Reclaiming the Earth Gods: A Feminist Reading of Western Myths

Prof Grazia Sumeli Weinberg
To add a paper, Login.

Commenting on modern Western imagination, Africa's most respected writer and Nobel prize winner, Wole Soyinka, expresses a serious concern at the gradual erosion of Earth in European metaphysic scope. As a result 'man has now restricted his vision of existence to the hierarchic circuits immediately above earth' (Myth, Literature and the African World, Cambridge UP, 1976, p.37). And yet, he says, 'in 'European antiquity ... man did, like the African, exist within a cosmic totality, did possess a consciousness in which his own earth being, his gravity-bound apprehension of self, was inseparable from the entire cosmic phenomenon (p.3).

Soyinka's observation is shared by Italian philospher, Adriana Cavarero who, like the African dramatist, laments the displacement and/or suppression by the West of a chthonic realm in contemporary understanding of the world. For Cavarero, Soyinka's earth-bound gods translate directly into an original matriarchy which, she contends, has been fashioned in such a way as to sustain patriarchal hegemony. In her view, a crime has been committed against female subjectivity in the 'shift from mythos to logos, from the culture of the Great Mother to the patriarchal symbolic order (In Spite of Plato, Polity Press, 1995 pp. 4-5). Yet, she adds, it is possible to investigate 'the traces of the orignal act of erasure contained in the patriarchal order, the act upon which this order was first constructed and then continued to display itself'. (p. 5)

In this paper, inspired chiefly by these two thinkers, I would like to propose a critical reading of the works of Dacia Maraini, Italy's most well-known feminist writer. Maraini's presentation of an array of figures taken from Western myths has a double function: to uncover 'the traces of the original act of erasure' by revealing the dynamics behind this act of aggression and b) to give cohesion, via the discursive properties of her writing, to her reappropriation of the maternal/earth forces which have been eroded in that culture.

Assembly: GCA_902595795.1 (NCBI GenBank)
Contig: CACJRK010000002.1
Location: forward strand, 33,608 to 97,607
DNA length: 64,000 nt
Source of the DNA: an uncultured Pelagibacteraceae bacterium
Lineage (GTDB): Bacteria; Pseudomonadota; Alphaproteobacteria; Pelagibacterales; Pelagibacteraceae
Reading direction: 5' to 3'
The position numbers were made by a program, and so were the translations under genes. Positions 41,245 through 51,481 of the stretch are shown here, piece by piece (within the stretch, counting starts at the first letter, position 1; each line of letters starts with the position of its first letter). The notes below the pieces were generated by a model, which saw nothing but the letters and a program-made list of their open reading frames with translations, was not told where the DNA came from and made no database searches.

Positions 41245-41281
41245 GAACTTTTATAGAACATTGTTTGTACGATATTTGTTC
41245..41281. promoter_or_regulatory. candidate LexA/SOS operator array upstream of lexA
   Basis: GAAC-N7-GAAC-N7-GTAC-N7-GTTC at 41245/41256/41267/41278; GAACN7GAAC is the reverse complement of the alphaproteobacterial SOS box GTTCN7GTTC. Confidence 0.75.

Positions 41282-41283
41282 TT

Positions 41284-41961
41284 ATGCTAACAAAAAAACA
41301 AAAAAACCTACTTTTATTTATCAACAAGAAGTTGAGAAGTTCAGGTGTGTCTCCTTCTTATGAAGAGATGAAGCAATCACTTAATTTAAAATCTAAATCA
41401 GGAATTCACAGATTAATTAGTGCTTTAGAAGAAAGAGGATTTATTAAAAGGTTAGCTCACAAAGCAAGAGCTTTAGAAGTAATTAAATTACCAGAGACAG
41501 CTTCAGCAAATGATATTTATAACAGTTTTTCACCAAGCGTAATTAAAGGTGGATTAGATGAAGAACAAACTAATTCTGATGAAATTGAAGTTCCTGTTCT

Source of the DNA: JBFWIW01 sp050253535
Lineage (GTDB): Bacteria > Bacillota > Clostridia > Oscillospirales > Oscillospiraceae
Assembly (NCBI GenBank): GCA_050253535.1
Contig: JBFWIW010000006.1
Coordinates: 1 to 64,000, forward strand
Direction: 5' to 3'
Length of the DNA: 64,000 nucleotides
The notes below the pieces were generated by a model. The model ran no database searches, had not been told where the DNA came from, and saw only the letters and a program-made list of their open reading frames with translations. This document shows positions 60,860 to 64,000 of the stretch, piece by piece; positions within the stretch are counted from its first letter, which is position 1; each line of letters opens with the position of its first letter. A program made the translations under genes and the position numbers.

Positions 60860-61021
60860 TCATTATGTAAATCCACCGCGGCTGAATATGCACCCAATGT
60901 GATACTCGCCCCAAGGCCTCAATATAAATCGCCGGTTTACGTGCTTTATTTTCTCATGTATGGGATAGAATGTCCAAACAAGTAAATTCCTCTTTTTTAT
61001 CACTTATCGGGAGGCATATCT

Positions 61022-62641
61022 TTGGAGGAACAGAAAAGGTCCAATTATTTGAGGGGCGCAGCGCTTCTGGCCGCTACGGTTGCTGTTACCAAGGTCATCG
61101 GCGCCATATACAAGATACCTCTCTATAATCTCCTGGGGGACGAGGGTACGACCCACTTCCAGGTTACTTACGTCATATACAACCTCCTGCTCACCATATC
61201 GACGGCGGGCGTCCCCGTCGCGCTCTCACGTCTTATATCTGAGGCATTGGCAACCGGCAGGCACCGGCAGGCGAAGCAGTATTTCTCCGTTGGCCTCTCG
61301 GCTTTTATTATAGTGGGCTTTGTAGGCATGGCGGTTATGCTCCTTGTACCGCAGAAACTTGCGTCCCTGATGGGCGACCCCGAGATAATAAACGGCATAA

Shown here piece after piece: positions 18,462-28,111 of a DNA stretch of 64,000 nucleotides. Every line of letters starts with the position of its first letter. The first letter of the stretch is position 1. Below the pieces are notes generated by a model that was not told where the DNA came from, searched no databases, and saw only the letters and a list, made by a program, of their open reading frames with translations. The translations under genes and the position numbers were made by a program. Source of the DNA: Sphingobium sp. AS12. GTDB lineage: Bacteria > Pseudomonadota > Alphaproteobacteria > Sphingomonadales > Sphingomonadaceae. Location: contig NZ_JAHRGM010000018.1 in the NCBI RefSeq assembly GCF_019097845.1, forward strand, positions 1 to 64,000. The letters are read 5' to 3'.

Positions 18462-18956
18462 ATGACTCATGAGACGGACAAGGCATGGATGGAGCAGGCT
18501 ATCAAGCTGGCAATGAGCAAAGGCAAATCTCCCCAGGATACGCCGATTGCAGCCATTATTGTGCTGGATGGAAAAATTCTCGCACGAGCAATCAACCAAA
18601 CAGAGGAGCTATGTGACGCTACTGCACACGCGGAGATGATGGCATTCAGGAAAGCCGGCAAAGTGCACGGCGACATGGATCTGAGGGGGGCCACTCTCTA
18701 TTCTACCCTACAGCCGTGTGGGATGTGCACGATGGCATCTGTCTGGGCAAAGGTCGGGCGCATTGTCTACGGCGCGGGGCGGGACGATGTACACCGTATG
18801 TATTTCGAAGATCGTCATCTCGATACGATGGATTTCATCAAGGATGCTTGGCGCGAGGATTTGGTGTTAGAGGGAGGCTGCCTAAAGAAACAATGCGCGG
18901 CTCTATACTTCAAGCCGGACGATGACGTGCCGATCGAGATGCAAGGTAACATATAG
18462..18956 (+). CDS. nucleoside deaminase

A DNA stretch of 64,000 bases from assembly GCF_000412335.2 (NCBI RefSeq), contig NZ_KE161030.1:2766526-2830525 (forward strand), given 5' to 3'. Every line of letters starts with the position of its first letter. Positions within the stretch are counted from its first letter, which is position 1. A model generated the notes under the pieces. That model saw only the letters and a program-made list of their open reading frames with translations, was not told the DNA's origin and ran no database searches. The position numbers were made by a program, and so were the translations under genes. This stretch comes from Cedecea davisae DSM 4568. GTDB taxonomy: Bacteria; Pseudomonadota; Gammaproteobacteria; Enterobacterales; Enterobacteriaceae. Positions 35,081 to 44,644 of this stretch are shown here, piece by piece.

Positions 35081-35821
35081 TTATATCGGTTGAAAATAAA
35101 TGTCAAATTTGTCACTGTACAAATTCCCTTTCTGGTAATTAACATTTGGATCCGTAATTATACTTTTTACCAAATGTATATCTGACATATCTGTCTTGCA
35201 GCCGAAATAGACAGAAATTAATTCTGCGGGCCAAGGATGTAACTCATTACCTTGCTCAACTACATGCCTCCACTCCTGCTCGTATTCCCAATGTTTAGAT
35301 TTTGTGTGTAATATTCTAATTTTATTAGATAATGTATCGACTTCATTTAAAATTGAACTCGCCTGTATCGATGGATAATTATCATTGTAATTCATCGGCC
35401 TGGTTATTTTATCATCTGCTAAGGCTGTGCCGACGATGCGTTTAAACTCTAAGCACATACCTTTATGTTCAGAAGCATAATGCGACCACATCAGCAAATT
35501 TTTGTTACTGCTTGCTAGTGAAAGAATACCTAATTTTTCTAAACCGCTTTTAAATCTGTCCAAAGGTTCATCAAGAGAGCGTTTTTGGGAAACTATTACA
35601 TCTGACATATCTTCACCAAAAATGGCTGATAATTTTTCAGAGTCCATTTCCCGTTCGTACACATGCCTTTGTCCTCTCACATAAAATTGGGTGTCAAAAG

Keywords: Patriarchy, Earth Gods, Matriarchy
Stream: Literature, Literary Studies, Philosophy, Ethics, Consciousness, Sexuality, Gender, Families
Presentation Type: Paper Presentation in English
Paper: A paper has not yet been submitted.

Prof Grazia Sumeli Weinberg

Professor of Italian, Department of Classics and Modern European Languages, University of South Africa
Pretoria, Gauteng, South Africa

Prof. Sumeli Weinberg has specialized in modern Italian literature and especially in feminist studies. She has published extensively on the works of Dacia Maraini and Cesare Pavese, and has also given attention to the writings of Erminia Dell'Oro and Aldo Nove. Her pioneering monograph on the works of Dacia Maraini (University of South Africa, 1993) provided a full overview of Maraini's output in drama, fiction and poetry. To date she has produced a substantial corpus of critical writing. Several essays on Maraini and Pavese focus on myth and feminist readings. Her recent work has focused on the crisis in education both globally and in South Africa, specifically with regard to the corporatization of the university and the changing condition of the professoriate.

Ref: H06P0418